A former U.S. ambassador for war crimes issues, Pierre Prosper, told the Times that the Bush administration was reluctant to investigate the deaths, even though Dostum was on the payroll of the CIA and his soldiers worked with U.S. special forces in 2001.

Dostum was suspended from his military post last year on suspicion of threatening a political rival, but Afghan President Hamid Karzai recently rehired him, the Times reported.



Article from: HuffingtonPost.com



Related Articles
New Revelations Compel Obama and Congress to Prosecute Bush and Aides for War Crimes
McClellans Missile: Media Crimes As War Crimes
U.S. reverses Afghan drug policy
Pentagon admits "problems" with Afghan air strike
More Than 17,000 Troops Headed to Afghanistan
US and NATO protecting Afghan drug trade
GLARE Non-Lethal Green Laser in Afghanistan (Video)
Germany-Afghan istan-ISAF/WRD ISAF used Afghan children to detect land-mines: ex-German soldier
Airstrikes kill scores of Afghan civilians: officials


Latest News from our Front Page

Professor: Reason Itself Is A White Male Construct
2015-07-04 3:55
A philosophy and religion professor at Syracuse University gave an interview to The New York Times Thursday in which he critiqued the notion of pure reason as simply being a “white male Euro-Christian construction.” Prof. John Caputo was being interviewed by fellow philosophy professor George Yancy for the 13th installment of an interview series Yancy conducts with philosophers regarding racial topics. Given its emphasis on first principles ...
The Broken Window Fallacy
2015-07-04 3:48
Youtube description: This short video explains one of the most persistent economic fallacies of our day. Source: youtube.com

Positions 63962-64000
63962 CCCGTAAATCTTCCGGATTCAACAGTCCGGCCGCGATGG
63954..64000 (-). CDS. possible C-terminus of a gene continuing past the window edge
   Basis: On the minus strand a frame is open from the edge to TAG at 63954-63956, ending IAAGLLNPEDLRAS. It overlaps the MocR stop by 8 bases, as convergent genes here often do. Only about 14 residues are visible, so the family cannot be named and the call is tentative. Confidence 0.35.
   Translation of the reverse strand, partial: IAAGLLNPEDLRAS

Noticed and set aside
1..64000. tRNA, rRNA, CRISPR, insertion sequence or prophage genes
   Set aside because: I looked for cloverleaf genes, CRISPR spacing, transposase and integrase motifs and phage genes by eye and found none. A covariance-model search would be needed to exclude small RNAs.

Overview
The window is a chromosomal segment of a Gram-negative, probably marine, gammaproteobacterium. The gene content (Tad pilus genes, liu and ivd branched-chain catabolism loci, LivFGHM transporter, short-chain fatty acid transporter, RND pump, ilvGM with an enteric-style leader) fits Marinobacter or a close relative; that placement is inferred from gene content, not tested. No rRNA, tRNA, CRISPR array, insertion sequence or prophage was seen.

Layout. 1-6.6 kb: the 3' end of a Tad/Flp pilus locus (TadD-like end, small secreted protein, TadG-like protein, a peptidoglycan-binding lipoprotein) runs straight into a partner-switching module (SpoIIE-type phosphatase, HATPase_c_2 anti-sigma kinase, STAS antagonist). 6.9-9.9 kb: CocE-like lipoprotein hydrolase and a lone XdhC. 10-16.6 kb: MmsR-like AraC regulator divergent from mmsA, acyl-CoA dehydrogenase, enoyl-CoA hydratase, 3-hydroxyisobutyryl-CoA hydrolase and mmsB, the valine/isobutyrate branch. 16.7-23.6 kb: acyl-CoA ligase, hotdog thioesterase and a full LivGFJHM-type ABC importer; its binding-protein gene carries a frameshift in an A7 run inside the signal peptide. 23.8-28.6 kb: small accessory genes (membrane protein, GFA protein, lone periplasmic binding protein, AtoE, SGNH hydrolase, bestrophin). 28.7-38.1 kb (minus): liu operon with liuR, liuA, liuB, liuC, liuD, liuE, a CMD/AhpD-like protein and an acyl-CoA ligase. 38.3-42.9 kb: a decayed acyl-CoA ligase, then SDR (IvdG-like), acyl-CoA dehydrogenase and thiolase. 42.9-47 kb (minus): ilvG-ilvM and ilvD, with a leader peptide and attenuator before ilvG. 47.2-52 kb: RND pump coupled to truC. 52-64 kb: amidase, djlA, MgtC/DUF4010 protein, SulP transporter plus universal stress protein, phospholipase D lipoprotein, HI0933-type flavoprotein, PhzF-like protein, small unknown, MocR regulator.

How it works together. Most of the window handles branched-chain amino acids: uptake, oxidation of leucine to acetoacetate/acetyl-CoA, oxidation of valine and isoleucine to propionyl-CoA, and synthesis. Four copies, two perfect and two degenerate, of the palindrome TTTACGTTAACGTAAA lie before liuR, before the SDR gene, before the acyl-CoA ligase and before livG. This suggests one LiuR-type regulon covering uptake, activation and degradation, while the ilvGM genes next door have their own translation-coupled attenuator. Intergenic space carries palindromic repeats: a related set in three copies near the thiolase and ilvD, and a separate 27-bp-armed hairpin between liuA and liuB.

Jenji Kohan and the Jewish Hyper-Sexualization of Western Culture
2015-07-04 3:33
As detailed in The Culture of Critique, Freud and his followers regarded anti-Semitism was a universal pathology which had its roots in sexual repression. The theoretical basis for this can be found in Freud’s Three Essays on the Theory of Sexuality where he linked aggression to the frustration of human drives — especially the sex drive. Kevin MacDonald notes that: ...
Confederate History - Dispelling the Myths
2015-07-03 3:28
History books, the media, the school systems, etc abound in falsehoods and inaccuracies of Confederate and Southern history. This fact sheet will help to clarify and dispell some of these rampant inaccuracies. MYTH - The War of 1861 - 1865 was fought over slavery. FACT - Terribly untrue. The North fought the war over money. Plain ...
Gays Rights May Open Door for Pedophile Rights
2015-07-03 3:31
Democrats have attempted to normalize pedophilia as a sexual orientation. A recent Supreme Court ruling on same-sex marriage may soon allow pedophiles to argue they are suffering discrimination. “Using the same tactics used by ‘gay’ rights activists, pedophiles have begun to seek similar status arguing their desire for children is a sexual orientation no different than heterosexual or homosexuals,” writes Jack Minor ...
More News »